Manual Testing Interview Questions for Freshers and Experience

1. What is software testing?
Software Testing is the process of executing a program or system with the intent of finding errors.
Software testing is the process used to help identify the Correctness, Completeness, Security and Quality of the developed Computer Software
(OR)
The process of evaluating the software application or program to find the difference between the actual results to the expected result.
2. Software testing has three main purposes:

  1. Verification
  2. Validation and
  3. Defect finding.

The verification process confirms that the software meets its technical specifications and user requirements. It’s a Process based application.
The Defect is a variance between the expected and actual result. The defect’s ultimate source may be traced to a fault introduced in the specification, design, or development (coding) phases.

3. Testing Methodology?
Means what kind of approach is following while testing (e.g.) functional testing, Regression testing, Retesting, Confirmation testing.

4. Describe the difference between validation and verification
Verification is done by frequent evaluation and meetings to appraise the documents, policy, code, requirements, and specifications. This is done with the checklists, walkthroughs, and inspection meetings.
Validation is done during actual testing and it takes place after all the verification’s are being done.

5. What is Software Bug life cycle:
It has the following life cycle such as:

  • New: When the bug is posted for the first time is called new.
  • Open: After the tester sends the bug, the lead checks if it genuine then it is called as open.
  • Assign: After the lead checks, he assigns to the developer and that state is called assign.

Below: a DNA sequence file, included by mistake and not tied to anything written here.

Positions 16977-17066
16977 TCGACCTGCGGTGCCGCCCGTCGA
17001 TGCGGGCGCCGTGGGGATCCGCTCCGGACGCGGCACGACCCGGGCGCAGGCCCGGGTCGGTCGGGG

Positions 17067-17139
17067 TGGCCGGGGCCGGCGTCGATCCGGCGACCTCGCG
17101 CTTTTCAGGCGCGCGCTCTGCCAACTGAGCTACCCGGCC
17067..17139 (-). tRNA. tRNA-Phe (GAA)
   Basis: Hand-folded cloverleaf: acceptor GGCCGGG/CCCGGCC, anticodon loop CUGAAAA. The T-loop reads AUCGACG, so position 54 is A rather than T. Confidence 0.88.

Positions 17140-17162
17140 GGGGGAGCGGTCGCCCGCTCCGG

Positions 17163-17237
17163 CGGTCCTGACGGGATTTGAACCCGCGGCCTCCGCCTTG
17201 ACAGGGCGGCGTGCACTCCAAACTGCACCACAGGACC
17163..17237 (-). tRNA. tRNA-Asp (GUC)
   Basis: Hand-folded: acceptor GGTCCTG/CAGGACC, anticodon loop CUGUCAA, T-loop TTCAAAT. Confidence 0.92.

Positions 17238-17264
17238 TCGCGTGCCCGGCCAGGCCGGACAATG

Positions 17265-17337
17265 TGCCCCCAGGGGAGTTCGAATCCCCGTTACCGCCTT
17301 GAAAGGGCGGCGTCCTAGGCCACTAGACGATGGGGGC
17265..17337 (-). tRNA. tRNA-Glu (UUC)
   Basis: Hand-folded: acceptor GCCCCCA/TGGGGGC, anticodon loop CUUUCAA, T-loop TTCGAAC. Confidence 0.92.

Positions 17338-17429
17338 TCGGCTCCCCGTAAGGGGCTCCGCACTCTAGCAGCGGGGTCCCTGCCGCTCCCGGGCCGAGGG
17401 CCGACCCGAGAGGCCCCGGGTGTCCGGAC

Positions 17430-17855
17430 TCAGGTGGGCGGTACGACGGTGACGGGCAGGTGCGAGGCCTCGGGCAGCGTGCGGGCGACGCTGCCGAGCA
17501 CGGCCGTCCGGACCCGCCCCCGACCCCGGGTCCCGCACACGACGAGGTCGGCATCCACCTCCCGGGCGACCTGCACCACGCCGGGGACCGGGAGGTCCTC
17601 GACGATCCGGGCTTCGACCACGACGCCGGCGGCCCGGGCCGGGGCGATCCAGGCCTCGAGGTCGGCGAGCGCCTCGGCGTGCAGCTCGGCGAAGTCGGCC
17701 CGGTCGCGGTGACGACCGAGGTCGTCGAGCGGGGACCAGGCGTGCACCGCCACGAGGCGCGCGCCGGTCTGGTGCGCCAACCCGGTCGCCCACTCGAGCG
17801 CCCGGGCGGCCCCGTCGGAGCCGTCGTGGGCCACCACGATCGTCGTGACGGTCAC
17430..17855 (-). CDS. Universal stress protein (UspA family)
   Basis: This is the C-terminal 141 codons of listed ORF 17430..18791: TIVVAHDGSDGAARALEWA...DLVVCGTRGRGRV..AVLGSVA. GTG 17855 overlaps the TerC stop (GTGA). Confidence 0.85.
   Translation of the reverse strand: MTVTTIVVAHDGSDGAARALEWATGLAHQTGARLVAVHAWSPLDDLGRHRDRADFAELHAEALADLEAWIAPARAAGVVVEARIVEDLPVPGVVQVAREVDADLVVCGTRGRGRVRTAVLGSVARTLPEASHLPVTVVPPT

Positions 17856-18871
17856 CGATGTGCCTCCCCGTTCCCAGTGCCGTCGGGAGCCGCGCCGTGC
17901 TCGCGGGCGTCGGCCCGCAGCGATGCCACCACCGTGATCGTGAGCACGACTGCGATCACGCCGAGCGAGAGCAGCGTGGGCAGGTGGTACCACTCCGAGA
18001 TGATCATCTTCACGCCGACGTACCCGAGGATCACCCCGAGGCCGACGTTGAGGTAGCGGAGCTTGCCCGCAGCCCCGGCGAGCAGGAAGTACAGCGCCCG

• Test: Before the developer releases the software with bug fixed, he changes the state of bug to “TEST”.
  • Fixed: When the developer resolved the bug the status is fixed.
  • Reopen: If the bug still exists even after the bug is fixed by the developer, the tester changes the status to reopen.
  • Closed: If the bug is no more the status is closed.

6. What is Software testing Life Cycle:

  • Requirements gathering: Collecting the project related information.
  • Analyzing: Discussing the collected information whether the requirements can meet.
  • Test plan preparation: It specifies the entire testing activity
  • Test case preparation: It is a document which contains input and corresponding results.
  • Test case execution: Execution of test case results to find bugs
  • Bug Tracking: Monitoring of the bug till closed.
  • Regression testing: Testing the application to find whether the change in code affect anywhere in the application.

7. Describe the Software Development Life Cycle
It includes aspects such as initial concept, requirements analysis, functional design, internal design, documentation planning, test planning, coding, document preparation, integration, testing, maintenance, updates, retesting, phase-out, and other aspects.

8. What are SDLC and STLC and the different phases of both?

STLC is software test life cycle it starts with:

  • Preparing the test strategy.
  • Preparing the test plan.
  • Creating the test environment.
  • Writing the test cases.
  • Creating test scripts.
  • Executing the test scripts.
  • Analyzing the results and reporting the bugs.
  • Doing regression testing.
  • Test exiting.

SDLC is software or system development life cycle, phases are:

  • Project initiation
  • Requirement gathering and documenting
  • Designing
  • Coding and unit testing
  • Integration testing
  • System testing
  • Installation and acceptance testing
  • Support or maintenance

10. Software testing has three main purposes:

  1. Verification
  2. Validation and
  3. Defect finding.

The verification process confirms that the software meets its technical specifications and user requirements. It’s a Process based application.
The Defect is a variance between the expected and actual result. The defect’s ultimate source may be traced to a fault introduced in the specification, design, or development (coding) phases.

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